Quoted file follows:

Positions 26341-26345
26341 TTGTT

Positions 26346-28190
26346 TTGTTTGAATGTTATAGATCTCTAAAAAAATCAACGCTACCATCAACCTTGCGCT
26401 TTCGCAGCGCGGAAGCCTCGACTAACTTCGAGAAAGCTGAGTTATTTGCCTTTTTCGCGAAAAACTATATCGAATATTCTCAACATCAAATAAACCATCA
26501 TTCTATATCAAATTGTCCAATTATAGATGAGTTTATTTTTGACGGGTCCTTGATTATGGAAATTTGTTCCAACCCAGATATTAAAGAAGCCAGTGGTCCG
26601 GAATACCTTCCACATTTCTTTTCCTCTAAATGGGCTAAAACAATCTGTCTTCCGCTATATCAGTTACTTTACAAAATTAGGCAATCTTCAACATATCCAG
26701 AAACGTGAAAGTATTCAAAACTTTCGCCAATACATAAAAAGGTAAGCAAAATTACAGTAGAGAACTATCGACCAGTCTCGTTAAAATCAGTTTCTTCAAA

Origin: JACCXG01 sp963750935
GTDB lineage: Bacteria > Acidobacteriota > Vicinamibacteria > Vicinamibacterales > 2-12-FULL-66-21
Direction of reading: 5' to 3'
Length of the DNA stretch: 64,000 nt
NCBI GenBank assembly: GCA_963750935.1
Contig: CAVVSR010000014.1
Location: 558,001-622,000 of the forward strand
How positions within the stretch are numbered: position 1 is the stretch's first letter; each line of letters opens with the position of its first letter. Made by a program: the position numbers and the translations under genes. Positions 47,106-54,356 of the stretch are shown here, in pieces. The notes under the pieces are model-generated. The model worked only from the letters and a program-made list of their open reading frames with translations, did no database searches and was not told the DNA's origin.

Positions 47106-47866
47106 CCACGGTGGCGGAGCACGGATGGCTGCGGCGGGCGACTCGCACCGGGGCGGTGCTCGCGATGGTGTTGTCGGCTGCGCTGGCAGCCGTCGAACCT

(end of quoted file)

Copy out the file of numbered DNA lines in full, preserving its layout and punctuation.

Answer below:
Positions 26341-26345
26341 TTGTT

Positions 26346-28190
26346 TTGTTTGAATGTTATAGATCTCTAAAAAAATCAACGCTACCATCAACCTTGCGCT
26401 TTCGCAGCGCGGAAGCCTCGACTAACTTCGAGAAAGCTGAGTTATTTGCCTTTTTCGCGAAAAACTATATCGAATATTCTCAACATCAAATAAACCATCA
26501 TTCTATATCAAATTGTCCAATTATAGATGAGTTTATTTTTGACGGGTCCTTGATTATGGAAATTTGTTCCAACCCAGATATTAAAGAAGCCAGTGGTCCG
26601 GAATACCTTCCACATTTCTTTTCCTCTAAATGGGCTAAAACAATCTGTCTTCCGCTATATCAGTTACTTTACAAAATTAGGCAATCTTCAACATATCCAG
26701 AAACGTGAAAGTATTCAAAACTTTCGCCAATACATAAAAAGGTAAGCAAAATTACAGTAGAGAACTATCGACCAGTCTCGTTAAAATCAGTTTCTTCAAA

Origin: JACCXG01 sp963750935
GTDB lineage: Bacteria > Acidobacteriota > Vicinamibacteria > Vicinamibacterales > 2-12-FULL-66-21
Direction of reading: 5' to 3'
Length of the DNA stretch: 64,000 nt
NCBI GenBank assembly: GCA_963750935.1
Contig: CAVVSR010000014.1
Location: 558,001-622,000 of the forward strand
How positions within the stretch are numbered: position 1 is the stretch's first letter; each line of letters opens with the position of its first letter. Made by a program: the position numbers and the translations under genes. Positions 47,106-54,356 of the stretch are shown here, in pieces. The notes under the pieces are model-generated. The model worked only from the letters and a program-made list of their open reading frames with translations, did no database searches and was not told the DNA's origin.

Positions 47106-47866
47106 CCACGGTGGCGGAGCACGGATGGCTGCGGCGGGCGACTCGCACCGGGGCGGTGCTCGCGATGGTGTTGTCGGCTGCGCTGGCAGCCGTCGAACCT